Mortgage REITs acquire mortgage-back-securities (MBS), purchase mortgages in the secondary market, and lend directly to real estate owners. Mortgage REITs do not buy commercial or residential real estate properties per se. They are in the business of purchasing real estate debt by borrowing from capital markets.
Interest income is about 95 percent of a mortgage REITs’ revenue. It is the interest income earned on securities and is accrued based on the outstanding principal balance and the contractual terms. As assumptions are plentiful, the income statement recognition of revenue is often an art rather than science. Assumptions include estimating prepayment schedule, projecting cash flow of the MBS securities, and recognizing a gain or loss based on subjective revenue recognition methods such as the Effective Yield Method.
With expenses such as interest expense, operating expenses, and swap-hedging costs, a mortgage REIT balance sheet, at a first glance, resembles the balance sheet of a bank. But its solvency is not guaranteed by a federal agency. Interest expense is the cost to service the debt. Operating expenses are wages, administrative costs, and loan servicing costs. A small portion of the operating expenses relate to hedging against interest rate movements.
Assets consist of MBS portfolio and residential loan portfolio. The MBS portfolio consists of Agency MBS and Non-Agency MBS. Agency MBS interest income is guaranteed by a federally chartered corporation such as Fannie Mae or an agency of the U.S. Government such as Ginnie Mae. MBS securities that are not guaranteed by any U.S. Government agency are Non-Agency MBS. Residential loan portfolios are a pool of fixed and adjustable rate residential mortgage loans acquired in secondary market transactions at discounted purchase prices.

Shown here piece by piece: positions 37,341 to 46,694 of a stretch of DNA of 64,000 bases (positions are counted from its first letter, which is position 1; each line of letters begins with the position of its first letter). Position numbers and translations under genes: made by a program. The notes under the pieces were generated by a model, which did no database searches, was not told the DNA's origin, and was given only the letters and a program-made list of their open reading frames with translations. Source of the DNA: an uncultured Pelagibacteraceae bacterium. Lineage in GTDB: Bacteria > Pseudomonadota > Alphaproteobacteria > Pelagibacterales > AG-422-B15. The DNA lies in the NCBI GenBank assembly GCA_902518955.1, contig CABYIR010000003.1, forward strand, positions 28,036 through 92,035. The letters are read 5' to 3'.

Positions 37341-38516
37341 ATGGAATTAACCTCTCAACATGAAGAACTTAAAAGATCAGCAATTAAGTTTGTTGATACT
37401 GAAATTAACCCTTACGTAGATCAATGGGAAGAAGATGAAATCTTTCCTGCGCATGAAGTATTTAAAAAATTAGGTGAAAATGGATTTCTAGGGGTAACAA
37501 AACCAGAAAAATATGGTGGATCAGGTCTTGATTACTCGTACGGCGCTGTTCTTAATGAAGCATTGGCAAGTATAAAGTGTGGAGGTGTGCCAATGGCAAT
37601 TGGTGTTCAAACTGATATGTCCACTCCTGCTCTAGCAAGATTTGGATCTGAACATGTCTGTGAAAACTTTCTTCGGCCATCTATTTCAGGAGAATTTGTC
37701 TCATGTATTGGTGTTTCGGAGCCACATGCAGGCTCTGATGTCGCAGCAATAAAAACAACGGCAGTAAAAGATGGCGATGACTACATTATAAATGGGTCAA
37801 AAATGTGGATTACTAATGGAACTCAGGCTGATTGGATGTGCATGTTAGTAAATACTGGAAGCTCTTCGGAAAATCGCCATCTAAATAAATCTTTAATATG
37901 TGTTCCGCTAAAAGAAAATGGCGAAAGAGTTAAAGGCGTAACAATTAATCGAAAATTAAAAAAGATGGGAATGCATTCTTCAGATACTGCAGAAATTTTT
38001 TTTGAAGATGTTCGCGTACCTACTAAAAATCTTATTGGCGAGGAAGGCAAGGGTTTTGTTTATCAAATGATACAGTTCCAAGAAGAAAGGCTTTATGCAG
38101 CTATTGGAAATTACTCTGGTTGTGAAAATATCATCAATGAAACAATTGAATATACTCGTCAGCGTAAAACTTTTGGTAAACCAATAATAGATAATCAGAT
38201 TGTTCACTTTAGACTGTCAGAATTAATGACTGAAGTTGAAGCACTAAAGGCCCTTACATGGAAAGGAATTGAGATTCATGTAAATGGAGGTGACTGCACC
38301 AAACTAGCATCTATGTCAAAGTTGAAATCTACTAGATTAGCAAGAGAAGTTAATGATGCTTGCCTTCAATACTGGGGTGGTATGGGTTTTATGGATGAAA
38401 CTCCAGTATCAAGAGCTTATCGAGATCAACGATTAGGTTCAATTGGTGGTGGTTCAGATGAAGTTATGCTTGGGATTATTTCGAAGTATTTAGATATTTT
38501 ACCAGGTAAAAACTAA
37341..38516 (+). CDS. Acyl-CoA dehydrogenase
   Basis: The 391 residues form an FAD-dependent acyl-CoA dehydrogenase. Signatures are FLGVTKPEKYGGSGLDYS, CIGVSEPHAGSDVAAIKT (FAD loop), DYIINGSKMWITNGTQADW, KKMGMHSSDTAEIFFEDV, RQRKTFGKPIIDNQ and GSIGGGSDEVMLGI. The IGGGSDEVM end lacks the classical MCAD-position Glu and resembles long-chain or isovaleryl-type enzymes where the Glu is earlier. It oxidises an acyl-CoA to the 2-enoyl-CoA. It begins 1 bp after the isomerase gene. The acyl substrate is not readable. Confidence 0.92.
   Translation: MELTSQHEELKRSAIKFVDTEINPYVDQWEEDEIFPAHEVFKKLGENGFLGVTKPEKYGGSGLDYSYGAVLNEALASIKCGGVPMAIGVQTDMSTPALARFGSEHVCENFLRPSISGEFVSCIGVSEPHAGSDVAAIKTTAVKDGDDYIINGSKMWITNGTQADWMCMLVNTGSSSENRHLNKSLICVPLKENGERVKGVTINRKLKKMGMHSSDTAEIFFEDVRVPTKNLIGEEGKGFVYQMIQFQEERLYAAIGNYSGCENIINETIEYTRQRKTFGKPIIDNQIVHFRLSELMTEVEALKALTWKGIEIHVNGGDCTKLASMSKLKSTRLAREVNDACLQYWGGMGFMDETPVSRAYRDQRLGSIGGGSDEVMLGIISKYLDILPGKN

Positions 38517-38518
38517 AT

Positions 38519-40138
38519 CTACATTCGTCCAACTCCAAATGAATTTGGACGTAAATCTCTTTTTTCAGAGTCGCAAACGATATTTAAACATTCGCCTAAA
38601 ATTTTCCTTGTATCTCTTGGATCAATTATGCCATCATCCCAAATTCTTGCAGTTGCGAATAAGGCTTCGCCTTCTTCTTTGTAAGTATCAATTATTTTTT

Liabilities are the repurchase agreements. Under repurchase agreements, a mortgage REIT sells securities to a lender and agrees to purchase the same securities in the future for a price that is higher than the original sale price. The difference between the sale price that the mortgage REIT receives and the repurchase price that the mortgage REIT pays represents interest paid to the lender. The repurchase financing length ranges from one month to six months at inception.
Two things to watch for
Leverage, a bliss and a curse, affects the earnings of mortgage REITs. When a mortgage REIT earns a positive return on equity, leverage augments that return. But leverage augments losses as well. In the good and ugly of leverage, John otte succinctly demonstrates the effect of leverage.
In a rising interest rate environment, the health of a fixed rate loans balance sheet will deteriorate. The mortgage REIT interest expense will increase but interest income will remain unchanged. In a declining interest rate environment, as borrowers tend to refinance mortgages, a mortgage REIT assets decline, resulting in a reduction in interest rate income.